Presently I have a book being published by Jeff and Dale Jenkins of the Jenkins Institute. The book is called, Profiles of Faith & Courage: Interviews with Gospel Preachers. The idea for this work was actually begun twenty-five years ago, and is just now coming to fruition. What had begun with two gospel preachers (Granville Brown and George W. DeHoff) in 1984 and 1985 was not, at that time, accompanied with any idea of extending any farther. Then, in 1991, I elected to conduct this interview with a number of gospel preachers who were known to me personally. Some of these brethren I knew only by reputation. I had determined that I would utilize two gospel journals, with which I was associated at the time, as the main avenue to get these interviews before a segment of the reading brotherhood. The sad reality is that the majority of these brethren have now “gone the way of all the earth” (Josh. 23:14). Their responses to my questions are recorded here lest we forget, not only them, but the work to which they devoted so much of their lives on earth.

In 1985, the country music legend, George Jones, released a hit song titled, “Who’s Gonna Fill Their Shoes?” Those very words become a popular refrain when it comes to lamenting the fact that the “old guard” of gospel preachers are passing from the scene. For example, in the obituary notice of brother Darrell Beard, long time gospel preacher in Mississippi, it was said that we are losing a generation of strong preachers, and then the question was asked, “Who’s going to fill their shoes?” In the notice of brother Beard’s passing it was pointed out that we are losing six hundred preachers a year to death, or burn-out, but are only gaining three hundred per year. If that statistic is true, it seems to reflect the old adage of, “one step forward and two steps back.” As Solomon wrote, “One generation passes away, and another generation comes” (Ecc. 1:4).

A few years ago I heard brother Phil Sanders preach in a gospel meeting. While visiting with Phil shortly before time for services to begin, he informed me that people were telling him that he had “mighty big shoes to fill.” This was about the time when Phil was to take his place on the In Search of the Lord’s Way television program to eventually replace the retiring Mack Lyon. Phil said to me, “I tell them I will be the best Phil Sanders that I can be.” Mack Lyon did a wonderful job with the Search program for so many years. Phil Sanders cannot be another Mack Lyon, nor did anyone expect him to be. As the mighty spiritual oaks like N. B. Hardeman, the Wallace’s, G. C. Brewer, Marshall Keeble, Franklin Camp, R. N. Hogan, Gus Nichols, Guy N. Woods and a host of others have come on the scene and made their marks, people were asking, “Who will replace them?” The answer was then, and is now, “No one will replace them, and no one needs to try to replace them because no one can.” Each of these men filled their unique place in God’s overall plan. We cannot clone them.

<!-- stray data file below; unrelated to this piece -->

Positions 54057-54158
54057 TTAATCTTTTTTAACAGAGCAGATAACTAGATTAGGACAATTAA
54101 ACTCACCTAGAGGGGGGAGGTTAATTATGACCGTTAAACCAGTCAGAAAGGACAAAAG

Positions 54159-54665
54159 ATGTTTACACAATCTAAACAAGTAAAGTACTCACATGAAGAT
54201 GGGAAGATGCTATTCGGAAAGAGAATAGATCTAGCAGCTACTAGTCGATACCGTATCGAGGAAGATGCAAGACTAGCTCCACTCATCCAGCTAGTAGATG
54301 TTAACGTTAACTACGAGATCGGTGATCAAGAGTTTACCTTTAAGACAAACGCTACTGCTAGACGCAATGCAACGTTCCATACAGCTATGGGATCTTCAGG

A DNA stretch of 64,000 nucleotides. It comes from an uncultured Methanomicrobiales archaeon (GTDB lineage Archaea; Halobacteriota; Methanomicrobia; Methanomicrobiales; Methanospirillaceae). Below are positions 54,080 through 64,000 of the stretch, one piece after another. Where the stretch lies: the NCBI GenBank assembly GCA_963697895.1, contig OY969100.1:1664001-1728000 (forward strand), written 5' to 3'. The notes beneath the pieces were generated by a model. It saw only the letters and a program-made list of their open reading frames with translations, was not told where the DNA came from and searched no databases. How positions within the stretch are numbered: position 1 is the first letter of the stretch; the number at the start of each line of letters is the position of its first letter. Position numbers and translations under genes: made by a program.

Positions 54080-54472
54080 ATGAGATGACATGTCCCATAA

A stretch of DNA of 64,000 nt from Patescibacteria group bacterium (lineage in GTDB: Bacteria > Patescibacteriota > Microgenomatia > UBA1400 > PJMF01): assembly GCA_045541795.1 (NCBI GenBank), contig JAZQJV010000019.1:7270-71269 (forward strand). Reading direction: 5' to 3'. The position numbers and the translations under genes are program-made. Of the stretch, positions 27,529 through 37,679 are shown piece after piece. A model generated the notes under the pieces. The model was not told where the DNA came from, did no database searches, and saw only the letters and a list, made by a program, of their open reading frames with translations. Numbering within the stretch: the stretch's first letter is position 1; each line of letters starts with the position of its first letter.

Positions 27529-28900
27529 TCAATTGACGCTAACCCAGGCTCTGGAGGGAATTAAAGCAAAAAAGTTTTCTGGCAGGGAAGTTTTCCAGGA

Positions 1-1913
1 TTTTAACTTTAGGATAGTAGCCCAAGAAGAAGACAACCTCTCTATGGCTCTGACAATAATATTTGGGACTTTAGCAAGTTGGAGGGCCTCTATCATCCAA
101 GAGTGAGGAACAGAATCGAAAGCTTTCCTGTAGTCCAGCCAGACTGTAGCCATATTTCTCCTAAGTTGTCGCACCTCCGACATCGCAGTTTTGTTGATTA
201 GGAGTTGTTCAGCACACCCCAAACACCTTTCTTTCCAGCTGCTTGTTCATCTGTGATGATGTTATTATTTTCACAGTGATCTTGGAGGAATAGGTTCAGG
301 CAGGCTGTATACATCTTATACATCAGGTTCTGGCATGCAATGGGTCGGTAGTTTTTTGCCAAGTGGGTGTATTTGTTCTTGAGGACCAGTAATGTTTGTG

Jack P. Lewis remembers R. C. Bell, one his old college teachers, who used to tell the story of a boy who had a bantam chicken. The boy set an ostrich egg in front of her and said, “I do not expect you to do this well, but do the best you can” (These Things Are Written: Bible Lectures Presented at Harding from 1952 to 2012, p. 843). If we are into human comparisons, the rest of us who preach might feel like bantam chickens along side most of the people who are included in this work. There have been many great gospel preachers that have passed from earthly scenes just within my lifetime. As the mighty spiritual oaks of our pulpits and evangelistic fields have fallen I used to wonder, “Who will replace them?” In recent years, however, I have come to think of it as a query that is grossly misguided. The progress of the church is advanced by the small and the great. No one is expected to fill the spot uniquely carved out by another. We do, however, need to walk in the steps of every faithful preacher who ever proclaimed the gospel with love and conviction (Heb. 13:7). Indeed, we must follow them as they followed Christ (1 Cor. 11:1). We cannot preach like they did, nor should we try. We might need to revive the pulpit power of these men, but we can never duplicate their uniqueness. We must preach what they did in the sense of declaring God’s divine message with the same book, chapter and verse clarity that was characteristic of all who have loved and proclaimed the gospel from the beginning of the church until now!

by Dennis Gulledge